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Maternal asthma is associated with lower birth weight
Asthma in pregnancy is associated with complications for both the mother-to-be and the child, concludes a new study. Pregnant women with asthma are more likely to have high blood pressure, pre-birth bleeding, amniotic membrane-related disorders, gestational diabetes, and cesarean sections than women without asthma. In addition, infants born to women with asthma have lower birth weights and are smaller in size for their gestational ages than infants born to mothers who do not have asthma.
Rachel Enriquez, R.N., Ph.D., from the Vanderbilt University School of Medicine, and colleagues looked at 140,299 pregnancies of black and white women enrolled in Tennessee's Medicaid program from 1995 to 2003. Of the 6.5 percent (9,154) women who had asthma, nearly one-fourth visited the emergency room or were hospitalized because of their asthma (40 percent of black women and 23 percent of white women.)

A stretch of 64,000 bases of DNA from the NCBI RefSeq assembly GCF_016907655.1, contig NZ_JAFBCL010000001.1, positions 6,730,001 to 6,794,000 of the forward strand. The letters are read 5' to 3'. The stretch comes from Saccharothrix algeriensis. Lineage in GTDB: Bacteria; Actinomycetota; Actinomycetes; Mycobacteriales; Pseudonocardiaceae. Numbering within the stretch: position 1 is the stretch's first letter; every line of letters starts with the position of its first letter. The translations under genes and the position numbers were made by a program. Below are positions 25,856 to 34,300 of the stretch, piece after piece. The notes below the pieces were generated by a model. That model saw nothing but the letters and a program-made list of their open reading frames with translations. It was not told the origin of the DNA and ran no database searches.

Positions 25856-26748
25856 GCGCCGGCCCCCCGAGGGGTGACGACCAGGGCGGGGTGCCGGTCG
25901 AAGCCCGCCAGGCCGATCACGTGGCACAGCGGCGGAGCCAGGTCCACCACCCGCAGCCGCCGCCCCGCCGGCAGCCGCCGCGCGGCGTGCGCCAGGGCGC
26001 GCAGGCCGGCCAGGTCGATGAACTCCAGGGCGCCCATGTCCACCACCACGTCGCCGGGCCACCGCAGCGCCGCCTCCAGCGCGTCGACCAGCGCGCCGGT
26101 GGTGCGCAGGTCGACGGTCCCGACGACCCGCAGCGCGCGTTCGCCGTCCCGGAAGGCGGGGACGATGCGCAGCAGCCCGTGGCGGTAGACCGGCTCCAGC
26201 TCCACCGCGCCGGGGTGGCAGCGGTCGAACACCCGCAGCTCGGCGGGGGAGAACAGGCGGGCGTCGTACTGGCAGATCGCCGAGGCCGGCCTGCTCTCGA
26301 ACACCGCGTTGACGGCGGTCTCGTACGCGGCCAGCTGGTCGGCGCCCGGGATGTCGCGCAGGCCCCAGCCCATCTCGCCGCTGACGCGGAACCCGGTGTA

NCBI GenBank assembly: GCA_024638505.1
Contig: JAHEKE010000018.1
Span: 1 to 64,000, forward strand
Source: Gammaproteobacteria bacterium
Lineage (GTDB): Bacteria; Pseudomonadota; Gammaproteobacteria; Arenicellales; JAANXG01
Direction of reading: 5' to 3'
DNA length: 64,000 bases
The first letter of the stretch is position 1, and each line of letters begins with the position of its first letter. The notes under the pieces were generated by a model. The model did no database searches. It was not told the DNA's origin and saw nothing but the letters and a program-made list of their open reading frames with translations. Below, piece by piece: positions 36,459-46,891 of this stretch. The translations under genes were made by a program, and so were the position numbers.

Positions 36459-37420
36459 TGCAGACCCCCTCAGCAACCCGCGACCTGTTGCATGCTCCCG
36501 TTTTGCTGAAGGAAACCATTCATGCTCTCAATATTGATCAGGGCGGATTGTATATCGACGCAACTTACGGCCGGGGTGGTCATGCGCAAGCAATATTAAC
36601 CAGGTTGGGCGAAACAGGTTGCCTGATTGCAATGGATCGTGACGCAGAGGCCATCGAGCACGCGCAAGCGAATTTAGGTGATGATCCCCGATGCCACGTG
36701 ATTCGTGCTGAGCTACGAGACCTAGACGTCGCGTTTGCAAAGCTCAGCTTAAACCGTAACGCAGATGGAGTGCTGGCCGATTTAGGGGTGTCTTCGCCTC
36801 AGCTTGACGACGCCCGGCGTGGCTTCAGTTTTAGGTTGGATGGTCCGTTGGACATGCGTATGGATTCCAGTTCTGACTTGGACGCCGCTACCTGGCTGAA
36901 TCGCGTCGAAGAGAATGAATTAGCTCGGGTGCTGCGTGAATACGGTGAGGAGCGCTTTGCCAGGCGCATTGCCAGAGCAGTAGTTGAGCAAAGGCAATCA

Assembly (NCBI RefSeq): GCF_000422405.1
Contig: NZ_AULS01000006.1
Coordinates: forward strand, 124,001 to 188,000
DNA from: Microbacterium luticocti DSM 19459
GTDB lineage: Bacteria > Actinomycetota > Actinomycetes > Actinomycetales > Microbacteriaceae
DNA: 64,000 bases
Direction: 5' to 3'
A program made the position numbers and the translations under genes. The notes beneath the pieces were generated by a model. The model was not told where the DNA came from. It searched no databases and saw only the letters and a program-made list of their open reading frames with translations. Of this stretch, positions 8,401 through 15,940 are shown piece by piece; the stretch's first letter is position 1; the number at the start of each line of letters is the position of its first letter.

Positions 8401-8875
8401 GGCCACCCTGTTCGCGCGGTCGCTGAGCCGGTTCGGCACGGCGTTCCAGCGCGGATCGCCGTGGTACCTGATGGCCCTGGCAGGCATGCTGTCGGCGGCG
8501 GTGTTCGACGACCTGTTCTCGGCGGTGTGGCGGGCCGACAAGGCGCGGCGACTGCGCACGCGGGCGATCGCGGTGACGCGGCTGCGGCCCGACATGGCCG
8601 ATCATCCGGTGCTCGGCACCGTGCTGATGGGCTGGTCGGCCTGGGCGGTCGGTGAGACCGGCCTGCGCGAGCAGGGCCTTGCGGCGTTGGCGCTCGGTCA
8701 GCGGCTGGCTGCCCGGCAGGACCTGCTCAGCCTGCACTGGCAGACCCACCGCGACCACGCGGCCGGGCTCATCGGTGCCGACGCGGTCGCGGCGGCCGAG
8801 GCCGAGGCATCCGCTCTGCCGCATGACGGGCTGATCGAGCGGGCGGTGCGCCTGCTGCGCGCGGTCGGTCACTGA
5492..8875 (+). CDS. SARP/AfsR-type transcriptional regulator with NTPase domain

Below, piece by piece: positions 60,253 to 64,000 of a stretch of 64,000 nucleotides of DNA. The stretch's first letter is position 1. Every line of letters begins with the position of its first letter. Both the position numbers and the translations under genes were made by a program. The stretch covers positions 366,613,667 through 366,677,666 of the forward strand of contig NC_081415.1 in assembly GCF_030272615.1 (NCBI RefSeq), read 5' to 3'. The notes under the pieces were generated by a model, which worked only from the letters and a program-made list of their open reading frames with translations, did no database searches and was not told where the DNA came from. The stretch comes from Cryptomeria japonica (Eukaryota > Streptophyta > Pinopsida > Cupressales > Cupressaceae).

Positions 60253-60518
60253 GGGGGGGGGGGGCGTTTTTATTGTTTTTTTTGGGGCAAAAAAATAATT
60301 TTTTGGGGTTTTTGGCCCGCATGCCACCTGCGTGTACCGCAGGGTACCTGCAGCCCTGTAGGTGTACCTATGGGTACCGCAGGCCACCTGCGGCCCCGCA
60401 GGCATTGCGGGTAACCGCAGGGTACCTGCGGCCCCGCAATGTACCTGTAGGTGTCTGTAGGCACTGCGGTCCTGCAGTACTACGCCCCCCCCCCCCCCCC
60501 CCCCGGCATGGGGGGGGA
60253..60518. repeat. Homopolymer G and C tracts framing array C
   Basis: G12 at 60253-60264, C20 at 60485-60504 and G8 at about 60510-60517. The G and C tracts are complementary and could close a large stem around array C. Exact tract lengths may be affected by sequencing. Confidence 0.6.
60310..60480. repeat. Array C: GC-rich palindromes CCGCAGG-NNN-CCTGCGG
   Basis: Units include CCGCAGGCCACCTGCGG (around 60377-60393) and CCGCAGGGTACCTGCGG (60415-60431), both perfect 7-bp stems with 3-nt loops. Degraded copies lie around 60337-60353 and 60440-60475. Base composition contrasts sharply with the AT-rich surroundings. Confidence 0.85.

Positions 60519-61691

Pregnant women with asthma typically delivered babies that weighed 1.3 ounces less (2 ounces less for those who visited the emergency room) than babies born to women who did not have asthma. Most of the women (77 percent) did not use daily asthma controller medications. Instead, 60 percent of them relied on quick-relief medications, and 26 percent used them excessively.
These results suggest that controller medication is either not prescribed for or not refilled by pregnant women with asthma, either due to concern they may harm their unborn child or belief that the medication does not work. The authors found that preterm birth, birth defects, and post-delivery hemorrhage were not associated with maternal asthma.
This study was funded in part by the Agency for Healthcare Research and Quality (HS10384).
See "Effect of maternal asthma and asthma control on pregnancy and perinatal outcomes," by Dr. Enriquez, Marie R. Griffin, M.D., M.P.H., Kecia N. Carroll, M.D., and others in the September 2007 Journal of Allergy and Clinical Immunology 120(3), pp. 625-630.
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